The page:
In one case, Campsey v. Brumley, 55 S.W.2d 810 (Tex.1932), the Commission of Appeals stated in dicta that article V, section 22 authorized the legislature to enact a statute which conferred original jurisdiction on a particular county court in civil cases, where the amount in controversy was less than the minimum amount fixed in the constitution. The court did not address the constitutional issue of whether this statute amounted to the legal equivalent of changing the jurisdictional amount which is fixed by the Texas Constitution. Nevertheless, regardless of whether the exclusion of attorney fees from the computation of the amount in controversy is the equivalent of changing the constitutionally fixed amount in controversy, we conclude that the term "amount in controversy" encompasses attorney fees but not costs.

Article V, section 19 provides for civil jurisdiction in justice courts as follows:

Justices of the peace shall have ... exclusive jurisdiction in civil matters of all cases where the amount in controversy is two hundred dollars or less, exclusive of interest, unless exclusive original jurisdiction is given to the District or County Courts, and concurrent jurisdiction with the County Courts when the matter in controversy exceeds two hundred dollars and does not exceed five hundred dollars, exclusive of interest, unless exclusive jurisdiction is given to the County Courts, and, as provided by law, when the matter in controversy exceeds five hundred dollars, concurrent jurisdiction with both the County Courts and the District Courts in an amount not to exceed one thousand dollars exclusive of interest, unless exclusive jurisdiction is given to the County Courts or the District Courts; and such other jurisdiction, criminal and civil, as may be provided by law, under such regulations as may be prescribed by law.... (Emphasis added).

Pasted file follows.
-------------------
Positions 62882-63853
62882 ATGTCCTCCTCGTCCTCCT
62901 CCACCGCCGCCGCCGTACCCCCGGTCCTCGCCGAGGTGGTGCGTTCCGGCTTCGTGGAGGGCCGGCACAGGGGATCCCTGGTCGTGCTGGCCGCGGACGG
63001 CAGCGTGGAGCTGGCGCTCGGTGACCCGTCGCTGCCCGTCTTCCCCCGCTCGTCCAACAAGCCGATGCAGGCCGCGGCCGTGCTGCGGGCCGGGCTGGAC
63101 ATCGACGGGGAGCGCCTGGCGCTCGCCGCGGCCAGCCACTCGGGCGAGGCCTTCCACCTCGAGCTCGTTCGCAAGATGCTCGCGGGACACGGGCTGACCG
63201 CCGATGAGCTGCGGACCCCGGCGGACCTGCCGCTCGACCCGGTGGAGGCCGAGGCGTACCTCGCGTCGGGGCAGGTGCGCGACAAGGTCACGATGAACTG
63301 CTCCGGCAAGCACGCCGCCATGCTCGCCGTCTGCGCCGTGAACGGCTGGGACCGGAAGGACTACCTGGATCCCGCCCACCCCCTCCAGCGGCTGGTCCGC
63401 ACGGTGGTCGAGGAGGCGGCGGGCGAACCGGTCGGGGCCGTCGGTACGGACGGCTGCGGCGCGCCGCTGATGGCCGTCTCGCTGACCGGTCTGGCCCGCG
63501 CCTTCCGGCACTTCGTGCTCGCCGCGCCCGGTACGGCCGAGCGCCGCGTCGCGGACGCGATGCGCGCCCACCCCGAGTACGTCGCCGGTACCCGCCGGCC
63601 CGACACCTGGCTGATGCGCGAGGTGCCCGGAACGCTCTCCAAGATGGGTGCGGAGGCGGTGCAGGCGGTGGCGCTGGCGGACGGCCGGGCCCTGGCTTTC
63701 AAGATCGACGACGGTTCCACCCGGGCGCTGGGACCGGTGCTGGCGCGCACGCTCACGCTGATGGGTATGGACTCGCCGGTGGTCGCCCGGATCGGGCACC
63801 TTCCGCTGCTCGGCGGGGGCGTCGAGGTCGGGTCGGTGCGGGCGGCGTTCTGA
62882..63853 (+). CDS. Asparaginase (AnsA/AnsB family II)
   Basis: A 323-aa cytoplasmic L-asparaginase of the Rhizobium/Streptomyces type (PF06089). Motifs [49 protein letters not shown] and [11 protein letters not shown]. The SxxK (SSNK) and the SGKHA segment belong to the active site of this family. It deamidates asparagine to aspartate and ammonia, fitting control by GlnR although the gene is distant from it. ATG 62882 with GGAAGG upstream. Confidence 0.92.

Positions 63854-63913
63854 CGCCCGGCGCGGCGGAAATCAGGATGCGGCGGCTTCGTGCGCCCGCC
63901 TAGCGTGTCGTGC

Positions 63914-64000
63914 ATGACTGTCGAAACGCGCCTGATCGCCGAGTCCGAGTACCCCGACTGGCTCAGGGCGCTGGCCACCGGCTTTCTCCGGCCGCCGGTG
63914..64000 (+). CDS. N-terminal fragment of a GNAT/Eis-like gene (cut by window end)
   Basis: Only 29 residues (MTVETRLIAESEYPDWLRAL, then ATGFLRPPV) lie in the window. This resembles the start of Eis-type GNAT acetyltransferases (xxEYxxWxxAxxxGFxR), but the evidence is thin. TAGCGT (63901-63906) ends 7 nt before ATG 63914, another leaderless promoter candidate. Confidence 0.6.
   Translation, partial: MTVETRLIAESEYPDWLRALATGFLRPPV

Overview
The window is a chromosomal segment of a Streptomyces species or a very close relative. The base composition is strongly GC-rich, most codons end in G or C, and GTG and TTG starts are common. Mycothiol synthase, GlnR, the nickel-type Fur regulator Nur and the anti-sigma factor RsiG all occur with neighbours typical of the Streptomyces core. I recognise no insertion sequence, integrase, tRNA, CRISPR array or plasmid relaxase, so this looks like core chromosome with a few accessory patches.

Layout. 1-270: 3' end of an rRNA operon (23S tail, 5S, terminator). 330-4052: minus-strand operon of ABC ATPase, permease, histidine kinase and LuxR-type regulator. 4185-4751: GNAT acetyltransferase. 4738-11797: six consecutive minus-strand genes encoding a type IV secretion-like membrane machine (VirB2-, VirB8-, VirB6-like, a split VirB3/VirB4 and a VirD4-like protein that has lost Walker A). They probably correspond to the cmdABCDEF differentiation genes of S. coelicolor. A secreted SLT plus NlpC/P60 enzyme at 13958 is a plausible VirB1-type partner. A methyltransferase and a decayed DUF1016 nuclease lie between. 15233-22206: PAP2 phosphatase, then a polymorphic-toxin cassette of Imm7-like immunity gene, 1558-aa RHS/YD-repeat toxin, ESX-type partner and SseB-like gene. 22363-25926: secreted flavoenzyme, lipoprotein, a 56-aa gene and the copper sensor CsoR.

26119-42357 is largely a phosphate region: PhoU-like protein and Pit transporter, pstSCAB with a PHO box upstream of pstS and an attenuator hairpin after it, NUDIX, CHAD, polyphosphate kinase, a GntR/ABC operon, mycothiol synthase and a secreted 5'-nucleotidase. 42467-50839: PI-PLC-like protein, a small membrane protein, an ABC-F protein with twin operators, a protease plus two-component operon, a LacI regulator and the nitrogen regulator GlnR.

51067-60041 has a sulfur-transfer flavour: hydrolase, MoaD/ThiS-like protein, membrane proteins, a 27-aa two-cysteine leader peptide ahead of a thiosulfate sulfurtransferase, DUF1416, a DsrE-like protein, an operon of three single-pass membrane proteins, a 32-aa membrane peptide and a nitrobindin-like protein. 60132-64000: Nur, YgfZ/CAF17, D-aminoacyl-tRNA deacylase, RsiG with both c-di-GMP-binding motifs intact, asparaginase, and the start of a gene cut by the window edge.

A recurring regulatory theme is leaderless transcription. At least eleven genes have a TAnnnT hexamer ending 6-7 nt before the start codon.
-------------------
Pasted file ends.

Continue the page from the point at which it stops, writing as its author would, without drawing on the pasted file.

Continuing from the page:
Subject to certain limits, section 19 authorizes the legislature to give justice courts additional jurisdiction. Nevertheless, the constitutional construction of the term "amount in controversy" applied to article V, section 16 should also be applied to this section. See De Busk v. Quest, 290 S.W.2d at 571. Accordingly, the Texas Constitution prohibits the legislature from amending article 2385 to exclude attorney fees from the computation of the amount in controversy in civil cases in justice courts.

SUMMARY

The legislature may amend articles 1949 and 2385, V.T.C.S., to exclude court costs from the computation of the amount in controversy in county courts and justice courts, respectively, without violating the Texas Constitution. Because attorney fees differ in nature from court costs, the legislature may not constitutionally enact amendments to exclude attorney fees from the computation of the amount in controversy without corollary constitutional amendments.

      Very truly yours,

      Mattox signature

      Jim Mattox
      Attorney General of Texas

      Jack Hightower
      First Assistant Attorney General

      Mary Keller
      Executive Assistant Attorney General

      Robert Gray
      Special Assistant Attorney General

      Rick Gilpin
      Chairman, Opinion Committee

      Prepared by Jennifer Riggs
      Assistant Attorney General